Juvenile Law UpdateDistrict Court Judges’ ConferenceJune 17, 2004 Janet Mason Institute of Government The University of North Carolina at Chapel Hill
Effect of appeals on trial court • Jurisdiction • GAL and attorney for parent • Procedure 5. Evidence, admissibility 6. Sufficiency of evidence 7. Sufficiency of findings • Abuse of discretion
Effect of Appeals on the Trial Court ? ? ? ? ? ? ? ?
If an adjudication, disposition, or review order is on appeal, can the trial court proceed to terminate parental rights?
Is this an issue about: *Statutory Interpretation? *Jurisdiction? *Due Process/Fairness?
Answers May Come From • N.C. Supreme Court In re N.B., appeal pending • General Assembly
SUBJECT MATTER JURISDICTION Findings of fact must support a conclusion of law that the court has subject matter jurisdiction under the UCCJEA.
STANDING DSS can petition for termination of parental rights only if: • DSS has court-ordered custody of the child, or • One parent has surrendered the child to DSS for adoption.
PERSONAL JURISDICTION A parent can waive the defenses of • Jurisdiction over the person • Insufficiency of process • Insufficiency of service of process
TRUE – FALSE • The court must appoint a guardian ad litem for the parent any time “dependency” is alleged. • Communications between the parent and guardian ad litem are privileged. • An indigent parent must ask for counsel before the day of the hearing?
Entry of orders within 30 days. • Insufficient recording/transcript • Interstate Compact on the Placement of Children • Consolidating adjudication and disposition hearings
Mashburn: no reversible evidence error • Not hearsay • Error, but not prejudicial • Combination of medical exception and business records exception Appeal pending in court of appeals.
“Where no evidence is presented at an adjudicatory hearing, the trial court cannot make findings of fact based on clear and convincing evidence.”
Where no evidence is presented, the trial court cannot make findings of fact. • “A trial court may not find as fact that which was not presented as evidence at trial.”
Findings Sufficient – Neglect of Newborn • Court’s determination is predictive • Court must consider historical information • Court decides what weight to give to evidence of prior neglect of another child
Findings Sufficient – Neglect by Incarcerated Parent • Parent’s failure to • write or call • seek contact with child • attempt to show love or affection • inquire about child’s welfare • send gift or acknowledgement on child’s birthday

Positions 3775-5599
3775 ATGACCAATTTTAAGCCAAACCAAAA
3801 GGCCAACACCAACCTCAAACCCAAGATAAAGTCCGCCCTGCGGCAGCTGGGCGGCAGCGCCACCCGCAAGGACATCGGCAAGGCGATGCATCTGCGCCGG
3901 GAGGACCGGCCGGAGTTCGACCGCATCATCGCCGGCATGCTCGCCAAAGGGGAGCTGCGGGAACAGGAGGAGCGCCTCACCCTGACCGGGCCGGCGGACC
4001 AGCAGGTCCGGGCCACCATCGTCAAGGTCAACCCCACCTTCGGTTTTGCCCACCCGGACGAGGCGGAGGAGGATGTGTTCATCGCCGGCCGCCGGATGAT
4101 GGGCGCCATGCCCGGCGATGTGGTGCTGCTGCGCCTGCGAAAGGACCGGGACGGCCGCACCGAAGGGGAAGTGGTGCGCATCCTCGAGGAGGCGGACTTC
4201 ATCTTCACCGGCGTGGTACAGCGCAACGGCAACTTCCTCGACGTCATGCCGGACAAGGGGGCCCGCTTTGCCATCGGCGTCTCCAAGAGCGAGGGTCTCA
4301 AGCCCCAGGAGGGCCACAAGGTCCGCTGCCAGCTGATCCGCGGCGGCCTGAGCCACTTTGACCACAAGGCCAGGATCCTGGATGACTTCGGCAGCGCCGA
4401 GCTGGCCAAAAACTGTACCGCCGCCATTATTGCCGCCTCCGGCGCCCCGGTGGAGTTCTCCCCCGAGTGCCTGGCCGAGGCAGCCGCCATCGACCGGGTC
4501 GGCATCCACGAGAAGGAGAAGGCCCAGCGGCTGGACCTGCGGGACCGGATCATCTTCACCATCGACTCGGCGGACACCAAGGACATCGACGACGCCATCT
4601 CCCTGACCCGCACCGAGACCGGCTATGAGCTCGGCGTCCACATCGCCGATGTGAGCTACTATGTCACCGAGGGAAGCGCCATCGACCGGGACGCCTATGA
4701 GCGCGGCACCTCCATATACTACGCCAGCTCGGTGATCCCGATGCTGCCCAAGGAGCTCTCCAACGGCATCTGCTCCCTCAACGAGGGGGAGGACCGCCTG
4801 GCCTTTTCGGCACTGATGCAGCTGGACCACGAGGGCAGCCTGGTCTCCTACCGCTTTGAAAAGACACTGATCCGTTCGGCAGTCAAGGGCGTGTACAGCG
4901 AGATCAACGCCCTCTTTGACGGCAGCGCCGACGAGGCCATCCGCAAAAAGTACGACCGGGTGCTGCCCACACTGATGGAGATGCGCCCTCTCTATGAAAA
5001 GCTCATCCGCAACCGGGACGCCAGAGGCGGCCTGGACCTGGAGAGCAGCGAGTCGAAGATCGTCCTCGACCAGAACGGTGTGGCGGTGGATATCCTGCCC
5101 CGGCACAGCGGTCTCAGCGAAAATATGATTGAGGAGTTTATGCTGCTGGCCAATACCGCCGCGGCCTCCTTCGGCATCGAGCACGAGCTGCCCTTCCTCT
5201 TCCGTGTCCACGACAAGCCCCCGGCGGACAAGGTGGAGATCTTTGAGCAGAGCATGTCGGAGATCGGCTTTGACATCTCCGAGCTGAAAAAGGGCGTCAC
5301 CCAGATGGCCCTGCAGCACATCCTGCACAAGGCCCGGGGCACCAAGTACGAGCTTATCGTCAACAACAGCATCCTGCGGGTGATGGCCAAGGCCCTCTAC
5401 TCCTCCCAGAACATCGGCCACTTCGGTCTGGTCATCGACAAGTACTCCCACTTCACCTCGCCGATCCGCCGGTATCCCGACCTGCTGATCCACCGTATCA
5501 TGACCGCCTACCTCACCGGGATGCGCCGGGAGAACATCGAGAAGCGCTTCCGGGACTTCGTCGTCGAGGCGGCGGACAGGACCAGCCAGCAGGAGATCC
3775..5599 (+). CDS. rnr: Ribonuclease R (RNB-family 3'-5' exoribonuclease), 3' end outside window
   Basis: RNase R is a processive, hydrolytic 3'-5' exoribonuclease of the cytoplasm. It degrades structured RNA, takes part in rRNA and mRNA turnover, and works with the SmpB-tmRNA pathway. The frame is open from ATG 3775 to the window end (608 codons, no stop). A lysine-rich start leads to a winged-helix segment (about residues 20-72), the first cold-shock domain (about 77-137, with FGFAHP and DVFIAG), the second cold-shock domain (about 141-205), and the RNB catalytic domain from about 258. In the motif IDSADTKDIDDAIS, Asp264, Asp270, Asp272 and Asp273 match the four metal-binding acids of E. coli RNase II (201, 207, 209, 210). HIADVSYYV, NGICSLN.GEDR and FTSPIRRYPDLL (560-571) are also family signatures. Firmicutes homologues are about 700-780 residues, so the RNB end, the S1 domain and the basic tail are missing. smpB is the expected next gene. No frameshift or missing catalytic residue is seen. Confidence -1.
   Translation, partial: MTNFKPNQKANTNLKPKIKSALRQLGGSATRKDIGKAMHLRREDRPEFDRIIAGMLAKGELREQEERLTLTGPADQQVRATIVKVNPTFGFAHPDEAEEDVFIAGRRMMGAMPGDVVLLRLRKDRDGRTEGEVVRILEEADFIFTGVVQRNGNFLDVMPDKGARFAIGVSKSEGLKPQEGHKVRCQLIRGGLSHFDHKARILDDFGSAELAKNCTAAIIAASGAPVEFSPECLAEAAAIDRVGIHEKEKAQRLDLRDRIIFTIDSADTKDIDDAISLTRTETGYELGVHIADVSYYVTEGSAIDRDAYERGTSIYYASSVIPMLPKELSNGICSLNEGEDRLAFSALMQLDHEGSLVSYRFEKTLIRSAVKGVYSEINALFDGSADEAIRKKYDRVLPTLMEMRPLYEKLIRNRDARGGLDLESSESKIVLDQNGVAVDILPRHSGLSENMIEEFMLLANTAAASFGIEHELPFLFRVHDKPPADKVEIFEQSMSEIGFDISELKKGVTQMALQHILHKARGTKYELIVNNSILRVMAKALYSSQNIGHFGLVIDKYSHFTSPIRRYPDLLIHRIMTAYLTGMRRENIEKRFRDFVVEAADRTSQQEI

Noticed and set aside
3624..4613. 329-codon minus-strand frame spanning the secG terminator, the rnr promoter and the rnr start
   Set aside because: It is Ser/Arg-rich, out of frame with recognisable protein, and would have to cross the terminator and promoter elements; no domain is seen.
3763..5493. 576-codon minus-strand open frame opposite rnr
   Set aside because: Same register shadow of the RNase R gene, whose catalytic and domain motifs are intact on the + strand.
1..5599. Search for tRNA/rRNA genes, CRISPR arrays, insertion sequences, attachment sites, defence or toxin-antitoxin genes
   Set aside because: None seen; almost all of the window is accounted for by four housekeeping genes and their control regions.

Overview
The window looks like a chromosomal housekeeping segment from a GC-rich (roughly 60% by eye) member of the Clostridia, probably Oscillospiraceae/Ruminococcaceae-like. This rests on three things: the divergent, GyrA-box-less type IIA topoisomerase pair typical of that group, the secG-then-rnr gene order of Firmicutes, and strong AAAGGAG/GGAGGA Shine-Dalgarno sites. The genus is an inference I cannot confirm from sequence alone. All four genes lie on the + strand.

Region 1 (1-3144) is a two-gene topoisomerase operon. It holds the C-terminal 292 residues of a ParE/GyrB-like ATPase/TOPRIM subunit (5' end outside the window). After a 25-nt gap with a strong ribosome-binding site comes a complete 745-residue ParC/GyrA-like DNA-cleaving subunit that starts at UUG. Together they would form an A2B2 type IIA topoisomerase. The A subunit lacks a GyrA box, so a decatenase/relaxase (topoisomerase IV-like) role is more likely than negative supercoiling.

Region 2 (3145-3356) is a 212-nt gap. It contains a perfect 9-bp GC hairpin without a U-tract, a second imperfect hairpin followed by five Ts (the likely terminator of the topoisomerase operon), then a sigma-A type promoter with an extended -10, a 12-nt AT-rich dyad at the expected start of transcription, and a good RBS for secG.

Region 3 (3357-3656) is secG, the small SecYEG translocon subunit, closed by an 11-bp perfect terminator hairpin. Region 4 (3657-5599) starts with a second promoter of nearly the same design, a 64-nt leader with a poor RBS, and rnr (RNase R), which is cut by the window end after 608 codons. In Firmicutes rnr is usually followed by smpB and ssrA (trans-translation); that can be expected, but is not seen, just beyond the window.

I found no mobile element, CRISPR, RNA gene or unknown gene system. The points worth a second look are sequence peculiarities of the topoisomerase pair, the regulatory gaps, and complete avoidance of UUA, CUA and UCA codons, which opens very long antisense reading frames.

Nonsupport Ground for Termination Sufficient (with dissent): Father • worked continuously while incarcerated • earned $ .40 to $1.00 per day • paid 0 for six months
Nonsupport Ground for Termination Insufficient: No specific evidence or findings about • employment • earnings • other financial means during relevant 6-month period
Before ceasing reunification efforts, must have evidence & findings that: • efforts would be futile, or • parent’s rights to another child were terminated, or • a court has determined that the parent • has subjected child to aggravated circumstances or • has committed one of certain crimes against a child.
Ground for termination or for ceasing reunification efforts: • Parent has committed a felony assault that results in serious bodily injury to the child, another child of the parent, or other child residing in the home • Defined in GS 14-318.4(a3) • More serious than serious physical injury
Dispositional Findings • Adjudication alone is not sufficient basis for placing child in DSS custody. • Must have evidence and findings to support a conclusion that the disposition is in the child’s best interest.
Major Pitfalls • Failure to reference statute • Reciting evidence or testimony • Reciting allegations in the petition • Wholesale incorporation of written reports
Abuse, Neglect, Dependency • Disposition order must contain appropriate findings of fact and conclusions of law. • Appellate court will not disturb if there is some evidence to support the findings and the findings support the conclusion.
Termination • At disposition the court has discretion to terminate parental rights consistent with the child’s best interests. • After finding a ground, the court may not dismiss without making findings and conclusions.
OTHER ISSUES • Putative father’s consent to adoption • Denial of visitation • Discovery of confidential information
DELINQUENT JUVENILES • Variance in petition • In-custody interrogation • Waiver of juvenile rights • Probation that requires admission –”classic penalty”